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Posts Tagged ‘restore stakeholder trust’

TRUST: EssentialAmerican consumers and stakeholders find reasons to distrust business, political, and civic leaders every time they tune into CNN or other news outlets.

However, there’s been an unintended consequence: The diminishment of integrity in leaders has given voice to the presence of integrity in the rest of us!

Despite the global financial challenges that we face, there are reasons for optimism.

SynergyBlog is pleased that trust in leadership and trust in each other is becoming an integral part of the daily business discourse.

Today, like so many other days, I witnessed incredible sensitivity, tremendous integrity, and a spirit of giving we never hear about in the news… all in the context of commerce.

I witnessed corporations interested in sustainable practices; companies really interested in consumer needs and desires; organizations interested in the bottom line – and so much more. These virtues all demonstrated by business and civic leaders!

When we look around, it’s easy to point out the violations of trust – they’re everywhere. Perhaps we should sometimes do the harder thing and pay attention when colleagues, leaders, and everyday people do the right thing.

There’s a great peice on brand trust in Forbes by leadership guru Ken Blanchard and author and consultant Terry Waghorn that speaks to this. See the full article here:

How do you keep people trusting you at a time like this? Trust is essential in our lives, and it has been since the beginning of our country. Our dollar bills say In God We Trust. Yet today trust is all but vanishing, especially trust in our business leaders, whose greed and short-term selfishness seem to have been a major cause of our economic crisis. With negativity running amok, it is no small wonder that trust within the organizational context is slipping.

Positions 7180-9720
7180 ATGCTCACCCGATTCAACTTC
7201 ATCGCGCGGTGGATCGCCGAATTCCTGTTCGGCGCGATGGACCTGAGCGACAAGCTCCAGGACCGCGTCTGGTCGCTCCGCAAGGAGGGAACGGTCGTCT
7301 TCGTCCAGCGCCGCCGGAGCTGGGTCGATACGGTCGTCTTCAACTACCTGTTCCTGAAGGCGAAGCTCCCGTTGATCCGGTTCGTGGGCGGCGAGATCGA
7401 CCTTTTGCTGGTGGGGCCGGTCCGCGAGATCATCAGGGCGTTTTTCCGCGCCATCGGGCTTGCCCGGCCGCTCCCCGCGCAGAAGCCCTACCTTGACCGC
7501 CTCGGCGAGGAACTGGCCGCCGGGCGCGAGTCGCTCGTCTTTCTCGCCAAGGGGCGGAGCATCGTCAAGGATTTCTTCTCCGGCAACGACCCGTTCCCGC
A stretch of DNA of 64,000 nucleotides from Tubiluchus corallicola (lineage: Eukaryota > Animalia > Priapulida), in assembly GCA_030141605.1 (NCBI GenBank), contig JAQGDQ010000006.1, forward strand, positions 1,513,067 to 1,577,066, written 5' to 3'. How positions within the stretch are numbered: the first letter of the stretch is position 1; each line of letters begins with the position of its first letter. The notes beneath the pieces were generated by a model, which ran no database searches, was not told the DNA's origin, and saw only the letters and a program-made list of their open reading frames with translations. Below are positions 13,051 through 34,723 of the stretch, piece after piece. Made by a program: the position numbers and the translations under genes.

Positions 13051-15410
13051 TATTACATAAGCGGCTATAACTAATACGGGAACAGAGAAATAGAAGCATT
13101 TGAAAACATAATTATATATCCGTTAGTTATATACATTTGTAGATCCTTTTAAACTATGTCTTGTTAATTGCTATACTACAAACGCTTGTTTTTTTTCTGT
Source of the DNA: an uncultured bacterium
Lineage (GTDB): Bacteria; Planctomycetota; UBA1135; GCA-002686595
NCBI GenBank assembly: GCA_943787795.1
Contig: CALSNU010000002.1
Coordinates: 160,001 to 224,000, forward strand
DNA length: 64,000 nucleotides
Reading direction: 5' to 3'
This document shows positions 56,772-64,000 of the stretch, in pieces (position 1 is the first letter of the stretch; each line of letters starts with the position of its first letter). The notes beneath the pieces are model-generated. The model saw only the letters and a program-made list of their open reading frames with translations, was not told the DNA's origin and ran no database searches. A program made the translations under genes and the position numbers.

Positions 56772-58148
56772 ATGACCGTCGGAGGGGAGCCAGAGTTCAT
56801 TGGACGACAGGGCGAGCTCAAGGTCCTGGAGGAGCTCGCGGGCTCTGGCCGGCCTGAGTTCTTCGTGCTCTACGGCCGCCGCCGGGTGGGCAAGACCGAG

Yet that need not be the case. “Managed properly, trust can actually grow in such adverse conditions,” says Shawna O’Grady, associate professor of management at Queens School of Business, in Kingston, Ontario. “Taking this point to the extreme, consider the bonds forged between comrades-in-arms in a theater of war.”

The key to building trust in both good and bad times is to realize that none of us is as smart as all of us. There are companies that have embraced this simple truth and used it to maintain trust before, during and, we’re sure, after this economic downturn. All these companies seem to have two characteristics in common. (more…)

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Restore Stakeholder Trust

Restore Stakeholder Trust

There has never been a more critical time in our history to be concerned about the trust stakeholders place in institutions. As has been stated here by Tim Hartford, “Trust enables people to do business with one another. Doing business is what creates wealth.” Yet, each day, we hear more stories of trusted executives who betray stakeholder trust. Despite the best intentions of some organizational leaders, public exposure and scrutiny of corporate greed and fraud are so prevalent that stakeholder skepticism is commonplace. In fact, the potential for perceived breaches of trust also presents a risk to corporate leaders. So, what is to be done? What can executives do to right the ship – to exude values that establish, maintain, and maximize stakeholder trust?

In a recent qualitative study of three U.S. institutions, including a Fortune 500 corporation, a government entity, and a nonprofit organization, the author found that there are seven critical elements of a comprehensive trust repair agenda. The first, and most important finding is that when trust has been violated, stakeholders are motivated to understand why the violation occurred. Findings show that stakeholders first want to understand the circumstances surrounding the violation. Managers and executives should provide an open account of key features of the transgression. Explanations which are authentic, reasoned, open and relevant to the transgression in question enhance fairness judgments, and can increase trustworthiness perceptions. Our findings have been supported by scholars (see Barclay 2008; Greenberg, 1993), and practitioners. (more…)

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